In connection with the Covid-19 pandemic and government regulations, some people say that their rights and freedoms are restricted. They are boycotting the wearing of masks, the compliance with the measures and regulations of hygienists and the Government of the Slovak Republic, spreading vaccination conspiracies and fighting their apparent "enemies".

It is important to realize where the boundaries of freedom begin and end, and what the responsibility not only for one's own life, but also for the lives of other people means. The freedom that students, mothers, fathers and grandparents fight out during the Velvet Revolution should not be confused with the absence of duties and unrestricted rights. The fight for freedom in a time of pandemic can be won by responsibility, tolerance and consideration. 

Increasing public trust in scientists, experts and, last but not least, politicians is proving necessary in the current situation. Hand in hand with the fight against conspiracies, hoaxes and also the spread of populism.

Ivana Piterová, Institute of Social Sciences, Centre of Social and Psychological Sciences

Photo: Institute of Social Sciences, Centre of Social and Psychological Sciences

 

Literature

Primary sources

Čavojová, V., Šrol, J., & Ballová Mikušková, E. (2020). How scientific reasoning correlates with health- related beliefs and behaviors during the COVID-19 pandemic? Journal of Health Psychology. https://doi.org/10.1177/1359105320962266

Piterová, I., Kováčová Holevová, B., & Loziak, A. (2021). Elita vs. Ľudia: Čo vieme o populizme. Košice: Spoločenskovedný ústav CSPV SAV

Kuhn, I., Potočár, R., Zajac, P., & Gonda, P. (2020). Mýty optikou aktuálnych prieskumov. In P. Gonda & Zajac (Eds.), Socializmus: Realita namiesto mýtov. Konzervatívny inštitút M.R. Štefánika.

Kuzmány, A. (2021, 10. október). Rúška si dajte dole, vyzýval. Harabinovi zrušili obvinenie. SME https://domov.sme.sk/c/22759719/stefan-harabin-zrusenie-obvinenia-ruska.html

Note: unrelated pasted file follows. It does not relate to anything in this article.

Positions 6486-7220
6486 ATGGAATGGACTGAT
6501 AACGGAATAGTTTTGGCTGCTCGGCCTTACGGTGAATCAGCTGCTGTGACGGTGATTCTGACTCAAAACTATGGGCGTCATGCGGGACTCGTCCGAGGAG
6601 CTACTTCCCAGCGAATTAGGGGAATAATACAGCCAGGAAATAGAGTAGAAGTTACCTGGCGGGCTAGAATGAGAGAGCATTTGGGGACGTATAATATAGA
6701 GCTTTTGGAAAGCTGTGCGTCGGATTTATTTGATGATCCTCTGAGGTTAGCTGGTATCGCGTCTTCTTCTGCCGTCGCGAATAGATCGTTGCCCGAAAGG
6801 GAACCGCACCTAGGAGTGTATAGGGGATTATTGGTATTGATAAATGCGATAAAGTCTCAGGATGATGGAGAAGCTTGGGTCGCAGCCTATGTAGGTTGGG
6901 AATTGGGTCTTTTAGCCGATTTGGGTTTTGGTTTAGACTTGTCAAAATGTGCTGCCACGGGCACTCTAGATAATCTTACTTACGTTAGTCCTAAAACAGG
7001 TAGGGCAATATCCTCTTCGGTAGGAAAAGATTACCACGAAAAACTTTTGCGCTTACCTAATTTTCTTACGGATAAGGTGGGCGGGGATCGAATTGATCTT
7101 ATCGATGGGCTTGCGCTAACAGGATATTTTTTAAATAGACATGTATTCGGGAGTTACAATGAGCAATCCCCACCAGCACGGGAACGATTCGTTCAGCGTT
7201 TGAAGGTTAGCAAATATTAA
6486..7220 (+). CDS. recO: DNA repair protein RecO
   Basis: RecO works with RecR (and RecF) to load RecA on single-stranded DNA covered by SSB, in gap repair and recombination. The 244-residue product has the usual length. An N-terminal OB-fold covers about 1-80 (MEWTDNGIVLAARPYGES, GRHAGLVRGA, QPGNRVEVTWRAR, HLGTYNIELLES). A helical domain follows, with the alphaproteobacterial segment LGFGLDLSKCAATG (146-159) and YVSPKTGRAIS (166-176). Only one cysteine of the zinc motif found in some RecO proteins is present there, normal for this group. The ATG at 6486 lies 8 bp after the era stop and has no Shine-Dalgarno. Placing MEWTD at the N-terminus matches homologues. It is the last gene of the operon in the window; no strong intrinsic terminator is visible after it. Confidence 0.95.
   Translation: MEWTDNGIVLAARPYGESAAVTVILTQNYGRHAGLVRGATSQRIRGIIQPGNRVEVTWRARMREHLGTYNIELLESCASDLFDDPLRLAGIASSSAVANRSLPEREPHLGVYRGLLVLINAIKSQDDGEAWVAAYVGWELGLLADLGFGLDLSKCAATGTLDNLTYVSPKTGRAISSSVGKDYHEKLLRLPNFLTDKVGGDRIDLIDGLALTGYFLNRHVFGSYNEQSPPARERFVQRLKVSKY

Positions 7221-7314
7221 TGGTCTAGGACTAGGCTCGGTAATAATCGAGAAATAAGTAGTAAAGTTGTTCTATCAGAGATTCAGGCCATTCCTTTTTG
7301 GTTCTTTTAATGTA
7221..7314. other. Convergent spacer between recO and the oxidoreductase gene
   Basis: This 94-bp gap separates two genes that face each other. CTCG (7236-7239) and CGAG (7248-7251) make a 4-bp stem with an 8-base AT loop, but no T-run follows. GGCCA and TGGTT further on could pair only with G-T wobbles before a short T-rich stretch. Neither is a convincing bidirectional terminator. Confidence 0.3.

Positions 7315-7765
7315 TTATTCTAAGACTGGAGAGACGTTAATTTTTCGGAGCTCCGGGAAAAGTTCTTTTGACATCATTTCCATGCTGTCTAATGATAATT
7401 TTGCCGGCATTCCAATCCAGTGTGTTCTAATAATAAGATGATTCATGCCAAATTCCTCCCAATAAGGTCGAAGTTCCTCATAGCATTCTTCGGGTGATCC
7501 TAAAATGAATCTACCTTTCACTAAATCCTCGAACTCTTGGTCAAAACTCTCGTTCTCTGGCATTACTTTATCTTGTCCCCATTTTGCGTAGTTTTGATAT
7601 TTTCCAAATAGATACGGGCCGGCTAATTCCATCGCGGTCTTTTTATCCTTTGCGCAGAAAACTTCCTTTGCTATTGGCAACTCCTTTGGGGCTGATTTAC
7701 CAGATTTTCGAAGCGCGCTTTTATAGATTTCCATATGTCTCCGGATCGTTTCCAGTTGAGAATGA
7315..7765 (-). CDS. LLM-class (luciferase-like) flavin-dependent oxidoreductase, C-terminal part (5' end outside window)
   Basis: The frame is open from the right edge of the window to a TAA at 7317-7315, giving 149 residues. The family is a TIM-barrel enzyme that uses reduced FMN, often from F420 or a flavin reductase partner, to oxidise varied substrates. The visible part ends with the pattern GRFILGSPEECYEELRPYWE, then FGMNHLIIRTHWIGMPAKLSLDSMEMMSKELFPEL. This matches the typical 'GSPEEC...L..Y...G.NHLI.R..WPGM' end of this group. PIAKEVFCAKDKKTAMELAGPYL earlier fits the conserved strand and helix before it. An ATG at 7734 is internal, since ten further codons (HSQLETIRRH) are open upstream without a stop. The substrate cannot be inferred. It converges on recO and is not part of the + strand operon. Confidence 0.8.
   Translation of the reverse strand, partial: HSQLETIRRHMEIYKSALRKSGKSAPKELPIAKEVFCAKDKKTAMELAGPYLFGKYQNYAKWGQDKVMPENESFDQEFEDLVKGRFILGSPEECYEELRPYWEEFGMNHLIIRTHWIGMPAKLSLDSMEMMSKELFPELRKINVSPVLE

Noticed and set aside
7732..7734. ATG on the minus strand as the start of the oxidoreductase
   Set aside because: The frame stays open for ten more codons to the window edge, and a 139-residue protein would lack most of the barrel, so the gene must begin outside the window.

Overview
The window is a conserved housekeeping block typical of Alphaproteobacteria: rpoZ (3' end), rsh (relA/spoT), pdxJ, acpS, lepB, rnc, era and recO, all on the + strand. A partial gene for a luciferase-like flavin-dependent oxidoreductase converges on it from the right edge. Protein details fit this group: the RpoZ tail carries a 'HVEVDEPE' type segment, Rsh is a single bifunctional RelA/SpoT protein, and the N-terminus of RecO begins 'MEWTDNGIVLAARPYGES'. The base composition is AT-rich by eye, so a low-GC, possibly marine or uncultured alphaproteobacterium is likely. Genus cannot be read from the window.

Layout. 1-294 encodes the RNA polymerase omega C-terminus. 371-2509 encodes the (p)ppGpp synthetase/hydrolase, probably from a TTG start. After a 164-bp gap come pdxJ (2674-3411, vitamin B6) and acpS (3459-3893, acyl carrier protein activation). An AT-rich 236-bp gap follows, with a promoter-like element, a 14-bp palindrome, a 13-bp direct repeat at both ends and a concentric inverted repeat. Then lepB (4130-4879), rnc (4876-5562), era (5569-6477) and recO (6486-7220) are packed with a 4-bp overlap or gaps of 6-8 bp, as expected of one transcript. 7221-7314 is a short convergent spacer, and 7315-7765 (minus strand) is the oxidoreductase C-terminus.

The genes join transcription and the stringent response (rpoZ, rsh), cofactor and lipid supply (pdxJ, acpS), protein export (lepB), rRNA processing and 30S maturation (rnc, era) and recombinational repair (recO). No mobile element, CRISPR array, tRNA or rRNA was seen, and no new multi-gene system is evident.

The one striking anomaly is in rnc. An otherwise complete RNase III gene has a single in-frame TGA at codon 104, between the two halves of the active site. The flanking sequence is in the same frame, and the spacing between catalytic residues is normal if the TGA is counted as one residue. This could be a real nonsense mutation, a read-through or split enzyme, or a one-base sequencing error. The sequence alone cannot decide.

SAV: Aktuality (2020, 30. apríl). Ako sa máte, Slovensko? Zdravotníctvu veríme, o očkovaní nie sme presvedčení. https://www.sav.sk/index.php?lang=sk&doc=services-news&source_no=20&news_no=8837

Sipos, A. (2020, 17. apríl). Marian Kotleba šíri o koronavíruse hoaxy: Všetko máme dopredu napísané, cez vakcínu a čip vás budú kontrolovať. Dostupné na internete: https://www.startitup.sk/marian-kotleba-siri-o-koronaviruse-hoaxy-vsetko-mame-dopredu-napisane-cez-vakcinu-a-cip-vas-budu-kontrolovat/

Ståhl, T., & van Prooijen, J.-W. (2018). Epistemic rationality: Skepticism toward unfounded beliefs requires sufficient cognitive ability and motivation to be rational. Personality and Individual Differences, 122, 155–163. https://doi.org/10.1016/j.paid.2017.10.026

Strana SPOLU (2020, 19. október). Exluzívny prieskum medzi učiteľmi: Nedôverujú vláde a mnohí si myslia, že sa chystá čipovať ľudí. Dostupné na internete: https://stranaspolu.sk/exkluzivny-prieskum-medzi-ucitelmi-nedoveruju-vlade-a-mnohi-si-myslia-ze-sa-chysta-cipovat-ludi/

Struhárik, F. (2021, 30. september). Čitatelia dezinformačných webov majú horšiu mediálnu gramotnosť, ukázali výsledky testu na 35-tisíc ľuďoch. DenníkN. Dostupné na internete: https://dennikn.sk/2556875/citatelia-dezinformacnych-webov-maju-horsiu-medialnu-gramotnost-ukazali-vysledky-testu-na-35-tisic-ludoch/?ref=mwat

 

Secondary sources

Ahmed, W., Vidal-Alaball, J., Downing, J., & López Seguí, F. (2020). COVID-19 and the 5G Conspiracy Theory: Social Network Analysis of Twitter Data. Journal of Medical Internet Research, 22(5), e19458. https://doi.org/10.2196/19458

Carey, J. M., Chi, V., Flynn, D. J., Nyhan, B., & Zeitzoff, T. (2020). The effects of corrective information about disease epidemics and outbreaks: Evidence from Zika and yellow fever in Brazil. Science Advances, 6(5), eaaw7449. https://doi.org/10.1126/sciadv.aaw7449

Tonković, M., Dumančić, F., Jelić, M., & Čorkalo Biruški, D. (2021). Who Believes in COVID-19 Conspiracy Theories in Croatia? Prevalence and Predictors of Conspiracy Beliefs. Frontiers In Psychology, 12. https://doi.org/10.3389/fpsyg.2021.643568

Uscinski, J. E., Enders, A. M., Klofstad, C. A., Seelig, M. I., Funchion, J. R., Everett, C., Wuchty, S., Premaratne, K., & Murthi, M. N. (2020). Why do people believe COVID-19 conspiracy theories? Harvard Kennedy School (HKS) Misinformation Review. https://doi.org/10.37016/mr-2020-015